this is NOT a blog post

A few months ago, Field Notes sent out blue exam notebooks along with an assignment. Submit an essay about a notable event in high school. I wrote the following essay about an event in my senior year Astronomy class. Since the grading is now complete (I did not win the contest) I thought I would share my work with you, dear readers.

My astronomy teacher had an air of grumpiness that I found appealing. As a high school senior, I appreciated the lack of false pep I saw in more than a few adults. My phoniness radar was dialed in. The fact that my astronomy teacher didn’t care about putting on a happy face for his students made me appreciate him. He was there to do a job, and he did that well.


In his classroom there were two doors, but we only used one. The back door was locked, and to make it even more clear for us dimwits, my teacher taped a sign on it that read “THIS IS NOT A DOOR.” (Emphasis his.) Me and my friend Mike found this endlessly amusing. At the end of class, we’d head for the back door, read the sign aloud in mock surprise, then turn and use the front door along with the rest of the class.


One day my teacher was out sick and we got one of those substitutes who sits at his desk reading a paperback for an hour. A free period! As long as we didn’t burn the place down, the place was ours. Mike and I decided to be productive. We made signs, dozens of them.







We taped them to the appropriate places. For “THIS IS NOT A CEILING” we taped the paper to the ceiling. “THIS IS NOT AN ASTRONAUT” was taped to a poster of an astronaut. It was actually the only true statement we made, since it wasn’t an astronaut but a photograph of one.


By the end of the period Mike and I had labeled most of the room. We took a moment to enjoy our handiwork then went to our next classes. During the day, I wondered if the signs would stay up long enough for my teacher to see them the next day.


Mike and I nearly burst into the classroom the next day. It was the most excited I’d been to begin a class, possibly in all my years of high school. We were disappointed to see that all our signs were gone. My teacher made not a mention of them, which led me to believe either students or some poor janitor had removed them.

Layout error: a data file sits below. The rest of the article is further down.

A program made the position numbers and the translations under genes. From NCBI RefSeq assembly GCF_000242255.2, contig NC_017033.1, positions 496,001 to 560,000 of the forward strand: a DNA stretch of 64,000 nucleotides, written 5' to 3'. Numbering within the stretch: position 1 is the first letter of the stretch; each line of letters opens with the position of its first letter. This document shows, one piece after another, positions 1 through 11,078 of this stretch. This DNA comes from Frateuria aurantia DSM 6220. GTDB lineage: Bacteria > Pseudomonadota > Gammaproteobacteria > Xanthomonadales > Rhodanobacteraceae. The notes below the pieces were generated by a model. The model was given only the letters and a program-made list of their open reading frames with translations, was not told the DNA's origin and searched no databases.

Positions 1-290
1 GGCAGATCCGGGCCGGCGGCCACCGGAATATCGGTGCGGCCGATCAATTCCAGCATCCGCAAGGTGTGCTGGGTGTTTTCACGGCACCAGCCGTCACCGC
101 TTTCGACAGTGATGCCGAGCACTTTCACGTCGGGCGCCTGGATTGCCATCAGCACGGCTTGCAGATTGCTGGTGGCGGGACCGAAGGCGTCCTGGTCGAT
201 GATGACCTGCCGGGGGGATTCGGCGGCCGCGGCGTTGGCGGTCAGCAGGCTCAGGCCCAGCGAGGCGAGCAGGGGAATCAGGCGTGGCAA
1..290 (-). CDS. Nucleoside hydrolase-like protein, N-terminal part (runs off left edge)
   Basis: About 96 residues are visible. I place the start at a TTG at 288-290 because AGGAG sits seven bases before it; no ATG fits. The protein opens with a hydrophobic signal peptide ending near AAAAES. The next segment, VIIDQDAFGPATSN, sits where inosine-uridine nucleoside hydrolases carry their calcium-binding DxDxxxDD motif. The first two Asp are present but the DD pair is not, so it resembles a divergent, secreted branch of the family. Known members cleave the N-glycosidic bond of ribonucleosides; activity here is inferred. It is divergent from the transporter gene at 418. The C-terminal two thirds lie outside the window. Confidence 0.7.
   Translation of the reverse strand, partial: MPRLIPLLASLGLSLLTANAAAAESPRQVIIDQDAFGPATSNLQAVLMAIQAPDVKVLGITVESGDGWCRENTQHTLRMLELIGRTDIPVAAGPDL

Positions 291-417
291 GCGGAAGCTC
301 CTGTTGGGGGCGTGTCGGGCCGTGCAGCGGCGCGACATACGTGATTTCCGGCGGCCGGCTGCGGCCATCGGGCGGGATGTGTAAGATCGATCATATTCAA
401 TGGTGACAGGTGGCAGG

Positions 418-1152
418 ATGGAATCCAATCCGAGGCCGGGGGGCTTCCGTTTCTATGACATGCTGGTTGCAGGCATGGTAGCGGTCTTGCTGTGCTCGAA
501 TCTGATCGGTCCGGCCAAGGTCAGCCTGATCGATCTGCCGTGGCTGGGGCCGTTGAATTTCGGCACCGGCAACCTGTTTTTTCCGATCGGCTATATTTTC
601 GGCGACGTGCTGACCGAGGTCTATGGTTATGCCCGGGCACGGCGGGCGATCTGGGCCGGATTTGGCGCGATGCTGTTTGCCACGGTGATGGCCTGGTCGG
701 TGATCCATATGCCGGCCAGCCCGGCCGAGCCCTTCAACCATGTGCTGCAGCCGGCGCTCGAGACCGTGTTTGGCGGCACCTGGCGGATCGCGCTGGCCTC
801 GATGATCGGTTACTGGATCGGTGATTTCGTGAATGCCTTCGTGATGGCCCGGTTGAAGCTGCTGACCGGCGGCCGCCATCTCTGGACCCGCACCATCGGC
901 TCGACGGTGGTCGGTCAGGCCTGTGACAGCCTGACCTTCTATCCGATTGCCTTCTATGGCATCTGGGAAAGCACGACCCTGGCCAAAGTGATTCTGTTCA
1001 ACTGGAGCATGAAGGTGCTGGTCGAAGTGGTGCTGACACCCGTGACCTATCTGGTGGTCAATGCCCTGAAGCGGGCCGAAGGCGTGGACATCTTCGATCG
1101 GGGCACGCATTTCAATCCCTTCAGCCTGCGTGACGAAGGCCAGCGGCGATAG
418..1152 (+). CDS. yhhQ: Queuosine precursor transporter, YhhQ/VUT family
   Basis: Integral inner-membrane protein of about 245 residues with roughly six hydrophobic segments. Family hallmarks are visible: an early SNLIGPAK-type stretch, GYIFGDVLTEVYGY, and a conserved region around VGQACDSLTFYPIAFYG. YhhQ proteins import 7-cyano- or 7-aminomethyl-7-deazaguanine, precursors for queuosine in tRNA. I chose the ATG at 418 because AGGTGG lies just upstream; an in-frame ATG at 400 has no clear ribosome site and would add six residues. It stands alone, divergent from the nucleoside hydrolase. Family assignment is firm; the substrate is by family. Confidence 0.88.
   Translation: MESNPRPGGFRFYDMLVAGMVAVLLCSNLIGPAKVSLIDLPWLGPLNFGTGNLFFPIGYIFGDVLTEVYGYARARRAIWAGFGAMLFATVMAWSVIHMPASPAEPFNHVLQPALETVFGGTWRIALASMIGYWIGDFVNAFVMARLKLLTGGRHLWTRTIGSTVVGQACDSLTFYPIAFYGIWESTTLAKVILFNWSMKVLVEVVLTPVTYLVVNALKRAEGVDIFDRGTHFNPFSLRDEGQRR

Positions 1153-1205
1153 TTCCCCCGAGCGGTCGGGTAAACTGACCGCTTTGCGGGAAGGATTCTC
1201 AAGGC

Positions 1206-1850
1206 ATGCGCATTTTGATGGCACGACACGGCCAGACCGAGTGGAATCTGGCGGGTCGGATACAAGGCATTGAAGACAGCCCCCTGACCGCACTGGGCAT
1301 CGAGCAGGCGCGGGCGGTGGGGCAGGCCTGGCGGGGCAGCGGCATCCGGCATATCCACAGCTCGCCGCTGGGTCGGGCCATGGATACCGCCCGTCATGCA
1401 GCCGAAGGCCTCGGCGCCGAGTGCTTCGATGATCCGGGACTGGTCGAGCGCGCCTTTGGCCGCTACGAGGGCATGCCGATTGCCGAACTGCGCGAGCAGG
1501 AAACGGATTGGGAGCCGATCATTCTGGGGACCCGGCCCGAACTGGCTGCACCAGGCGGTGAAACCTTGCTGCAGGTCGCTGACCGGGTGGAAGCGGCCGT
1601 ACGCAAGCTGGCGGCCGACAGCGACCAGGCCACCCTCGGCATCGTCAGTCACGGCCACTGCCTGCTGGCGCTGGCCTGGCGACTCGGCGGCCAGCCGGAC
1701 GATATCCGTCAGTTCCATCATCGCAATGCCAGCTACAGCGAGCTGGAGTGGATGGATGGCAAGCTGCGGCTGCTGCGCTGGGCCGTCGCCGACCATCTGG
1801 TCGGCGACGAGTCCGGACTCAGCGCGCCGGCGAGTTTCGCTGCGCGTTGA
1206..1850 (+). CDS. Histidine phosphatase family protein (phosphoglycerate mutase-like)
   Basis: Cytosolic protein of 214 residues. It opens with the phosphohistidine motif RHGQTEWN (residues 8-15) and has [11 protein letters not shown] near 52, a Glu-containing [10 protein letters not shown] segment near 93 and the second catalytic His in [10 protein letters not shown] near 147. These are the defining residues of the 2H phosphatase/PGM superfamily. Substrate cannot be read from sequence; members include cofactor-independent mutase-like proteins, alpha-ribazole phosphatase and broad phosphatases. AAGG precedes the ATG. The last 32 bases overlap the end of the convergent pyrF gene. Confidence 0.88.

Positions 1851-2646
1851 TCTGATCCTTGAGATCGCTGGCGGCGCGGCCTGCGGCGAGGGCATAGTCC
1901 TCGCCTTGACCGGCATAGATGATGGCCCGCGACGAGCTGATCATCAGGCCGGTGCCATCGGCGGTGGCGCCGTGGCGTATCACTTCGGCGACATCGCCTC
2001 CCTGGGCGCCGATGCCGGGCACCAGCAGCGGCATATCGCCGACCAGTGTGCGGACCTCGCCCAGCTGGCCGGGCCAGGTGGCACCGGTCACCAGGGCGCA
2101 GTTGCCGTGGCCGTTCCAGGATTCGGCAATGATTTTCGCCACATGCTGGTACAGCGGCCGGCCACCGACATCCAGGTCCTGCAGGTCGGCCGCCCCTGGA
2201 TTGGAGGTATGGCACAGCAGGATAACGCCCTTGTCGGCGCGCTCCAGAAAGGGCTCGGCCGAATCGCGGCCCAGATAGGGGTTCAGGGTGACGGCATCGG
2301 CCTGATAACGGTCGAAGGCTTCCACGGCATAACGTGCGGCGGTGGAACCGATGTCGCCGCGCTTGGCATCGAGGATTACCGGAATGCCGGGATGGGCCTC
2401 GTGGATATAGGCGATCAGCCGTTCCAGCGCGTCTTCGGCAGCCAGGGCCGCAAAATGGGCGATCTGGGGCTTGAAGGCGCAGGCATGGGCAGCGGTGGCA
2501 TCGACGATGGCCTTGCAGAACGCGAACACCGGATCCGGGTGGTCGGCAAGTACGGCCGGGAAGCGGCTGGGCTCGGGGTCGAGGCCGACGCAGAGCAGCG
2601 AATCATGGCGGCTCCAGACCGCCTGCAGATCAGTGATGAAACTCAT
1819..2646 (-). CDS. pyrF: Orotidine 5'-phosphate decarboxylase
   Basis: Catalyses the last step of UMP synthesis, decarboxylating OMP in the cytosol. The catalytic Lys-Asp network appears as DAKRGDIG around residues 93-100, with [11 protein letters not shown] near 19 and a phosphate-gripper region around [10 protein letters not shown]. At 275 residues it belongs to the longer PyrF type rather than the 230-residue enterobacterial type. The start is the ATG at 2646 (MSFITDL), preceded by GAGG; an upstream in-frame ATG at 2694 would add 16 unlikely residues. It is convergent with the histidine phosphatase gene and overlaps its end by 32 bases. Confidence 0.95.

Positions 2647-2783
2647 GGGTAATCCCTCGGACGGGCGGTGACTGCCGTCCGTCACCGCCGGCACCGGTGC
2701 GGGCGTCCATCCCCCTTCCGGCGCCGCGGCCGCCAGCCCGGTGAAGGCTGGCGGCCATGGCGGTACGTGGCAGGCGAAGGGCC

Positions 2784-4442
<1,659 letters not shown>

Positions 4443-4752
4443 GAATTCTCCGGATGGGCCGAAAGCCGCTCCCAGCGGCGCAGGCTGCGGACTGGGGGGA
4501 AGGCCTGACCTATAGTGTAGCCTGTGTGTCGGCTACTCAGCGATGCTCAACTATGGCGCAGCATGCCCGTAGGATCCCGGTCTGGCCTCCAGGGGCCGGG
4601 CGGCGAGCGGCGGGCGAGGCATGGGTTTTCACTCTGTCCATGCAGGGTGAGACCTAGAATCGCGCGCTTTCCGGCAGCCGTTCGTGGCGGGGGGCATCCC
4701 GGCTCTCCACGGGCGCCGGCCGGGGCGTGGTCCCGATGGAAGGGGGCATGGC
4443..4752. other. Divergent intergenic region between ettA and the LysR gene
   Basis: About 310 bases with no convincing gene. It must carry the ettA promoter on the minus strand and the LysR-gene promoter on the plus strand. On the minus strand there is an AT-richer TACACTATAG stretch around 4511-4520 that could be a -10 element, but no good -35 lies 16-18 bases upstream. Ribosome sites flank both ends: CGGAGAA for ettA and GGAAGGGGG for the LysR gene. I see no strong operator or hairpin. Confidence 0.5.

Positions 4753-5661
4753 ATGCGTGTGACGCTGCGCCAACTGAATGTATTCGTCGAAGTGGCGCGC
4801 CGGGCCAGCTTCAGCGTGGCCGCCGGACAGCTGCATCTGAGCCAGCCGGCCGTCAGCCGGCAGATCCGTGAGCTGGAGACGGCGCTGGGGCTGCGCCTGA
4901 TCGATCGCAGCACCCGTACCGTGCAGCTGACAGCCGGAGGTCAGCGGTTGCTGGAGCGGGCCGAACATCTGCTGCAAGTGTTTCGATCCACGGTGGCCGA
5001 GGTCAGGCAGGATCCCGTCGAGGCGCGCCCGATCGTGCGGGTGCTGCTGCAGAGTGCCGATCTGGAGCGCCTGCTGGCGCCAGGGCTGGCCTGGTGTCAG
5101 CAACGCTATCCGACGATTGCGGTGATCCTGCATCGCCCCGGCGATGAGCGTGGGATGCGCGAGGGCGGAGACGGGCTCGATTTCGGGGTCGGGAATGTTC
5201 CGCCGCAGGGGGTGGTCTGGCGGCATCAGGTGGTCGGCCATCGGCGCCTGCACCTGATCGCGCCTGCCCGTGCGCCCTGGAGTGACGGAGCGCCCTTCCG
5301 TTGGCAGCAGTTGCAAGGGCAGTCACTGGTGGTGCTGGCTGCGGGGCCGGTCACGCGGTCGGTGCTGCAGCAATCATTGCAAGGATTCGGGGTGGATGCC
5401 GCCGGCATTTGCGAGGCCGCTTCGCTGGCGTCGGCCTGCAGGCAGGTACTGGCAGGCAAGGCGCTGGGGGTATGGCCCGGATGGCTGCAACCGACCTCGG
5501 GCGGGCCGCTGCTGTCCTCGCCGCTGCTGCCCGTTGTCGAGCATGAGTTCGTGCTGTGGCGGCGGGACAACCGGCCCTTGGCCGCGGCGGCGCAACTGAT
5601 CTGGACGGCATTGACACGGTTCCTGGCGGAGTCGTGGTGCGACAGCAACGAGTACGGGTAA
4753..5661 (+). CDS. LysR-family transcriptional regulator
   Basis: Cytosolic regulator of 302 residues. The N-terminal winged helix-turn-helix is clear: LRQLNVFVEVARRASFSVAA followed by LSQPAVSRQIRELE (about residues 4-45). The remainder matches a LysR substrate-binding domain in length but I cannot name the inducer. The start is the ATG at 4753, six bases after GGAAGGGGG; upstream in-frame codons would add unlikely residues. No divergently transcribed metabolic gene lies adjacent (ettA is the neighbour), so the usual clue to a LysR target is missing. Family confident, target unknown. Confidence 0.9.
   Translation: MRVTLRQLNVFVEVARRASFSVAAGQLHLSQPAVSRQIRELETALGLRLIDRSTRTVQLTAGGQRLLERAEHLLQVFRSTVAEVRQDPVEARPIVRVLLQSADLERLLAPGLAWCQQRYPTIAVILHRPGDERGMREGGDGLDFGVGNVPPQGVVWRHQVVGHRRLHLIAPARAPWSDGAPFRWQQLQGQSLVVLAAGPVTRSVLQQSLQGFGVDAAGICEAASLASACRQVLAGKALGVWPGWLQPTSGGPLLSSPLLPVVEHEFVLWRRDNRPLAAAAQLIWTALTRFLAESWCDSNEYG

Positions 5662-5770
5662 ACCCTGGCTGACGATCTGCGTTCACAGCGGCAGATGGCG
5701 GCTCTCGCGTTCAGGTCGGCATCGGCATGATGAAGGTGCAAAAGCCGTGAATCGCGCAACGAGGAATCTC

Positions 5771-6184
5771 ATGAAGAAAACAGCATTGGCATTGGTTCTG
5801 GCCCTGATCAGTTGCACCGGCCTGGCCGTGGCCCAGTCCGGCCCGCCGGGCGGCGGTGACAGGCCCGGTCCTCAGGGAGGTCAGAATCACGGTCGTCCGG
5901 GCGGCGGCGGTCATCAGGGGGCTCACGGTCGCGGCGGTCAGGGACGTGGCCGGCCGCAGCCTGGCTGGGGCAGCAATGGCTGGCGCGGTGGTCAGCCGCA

My girlfriend had astronomy class later in the day. She told me later that my teacher had entered the classroom early that morning to find our signs everywhere. He said it was him, alone in a classroom, removing signs from everything and laughing hysterically the whole time.

Blog friday robot

friday robots

My recap of the ultra-amazing 3rd Annual Tucson ComicCon is in the works.  Needless to say, Tucson in November is beautiful; it was also great to spend some quality time with my parents.  I consider Tucson my Fortress of Solitude; it’s a great place to crank all my cartoonist powers back up to 11.

Which brings us to this week’s Friday Robots.  Though drawn in black & white, these robots encompass nothing less than the entire cosmos.friday-robots-11-12-10
Up top you see the celestial dome.  The ground we stand on is represented by a prehistoric stone circle.  Below, you can see the layers of earth until you get to the very core of our planet, which is a swirling enigma.  The crazy part of this is: it’s all robots.  Yes, dear readers, robots not only live around us and among us, but robots are in fact everything.  I see I’ve blown your mind.  Have a great weekend.


friday robots

Tucson has some of the best star viewing of any city in the country.  This is partly due to light pollution restrictions enacted to aid scientists at nearby Kitt Peak Observatory.  If you’re ever in Tucson, a trip up the mountain to Kitt Peak is well worth your time.  Make sure to check out their badly neglected basketball court.  Not a lot of nighttime pick-up games are happening there.  What is happening, though, is some awesome universe viewing.  Their telescopes are more than adequate for solar system research, and the solar telescope is a sight to behold (they’ve rigged it so they can view the sun all day long without having to constantly make adjustments).  If there’s anything fishy going on with ol’ Sol, Kitt Peak will be the first group to know.

All this talk about astronomy got me thinking about a robot constellation which I call “The Four Brothers.”  They look peaceful in this depiction, but that just means they’re up to no good.friday-robots-9-17-10

Have a happy Friday everybody, and keep your eyes skyward.

Blog fiction

Planet X is for Lovers

xIn yesterday’s post I put forward the opinion that the moons of Jupiter and Saturn are more important for exploration than our Moon and Mars. Today I’d like to amend that statement.

Planet X is the greatest threat to our lifestyle since the liberal media invented the printing press. We need to send troops there immediately before Planet X’s population shoots lasers at our biggest cities.

Imagine the horror of the Eiffel Tower being knocked down like a child’s toy. Or the Empire State Building being ripped from its foundations and tossed carelessly into the Atlantic. Cringe at the thought of the Hollywood sign being torn up and scattered across the Los Angeles Metro Area. What would we do if these landmarks were destroyed?

Destroying Planet X must be NASA’s first priority. It would be a crime against humanity to let this ultimate evil reside in our Solar System a day longer.